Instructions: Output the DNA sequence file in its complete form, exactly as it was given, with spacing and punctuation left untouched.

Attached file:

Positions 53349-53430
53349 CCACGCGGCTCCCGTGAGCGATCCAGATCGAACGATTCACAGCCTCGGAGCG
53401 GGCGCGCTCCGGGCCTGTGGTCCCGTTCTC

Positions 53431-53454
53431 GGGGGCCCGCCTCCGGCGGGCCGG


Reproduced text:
Positions 53349-53430
53349 CCACGCGGCTCCCGTGAGCGATCCAGATCGAACGATTCACAGCCTCGGAGCG
53401 GGCGCGCTCCGGGCCTGTGGTCCCGTTCTC

Positions 53431-53454
53431 GGGGGCCCGCCTCCGGCGGGCCGG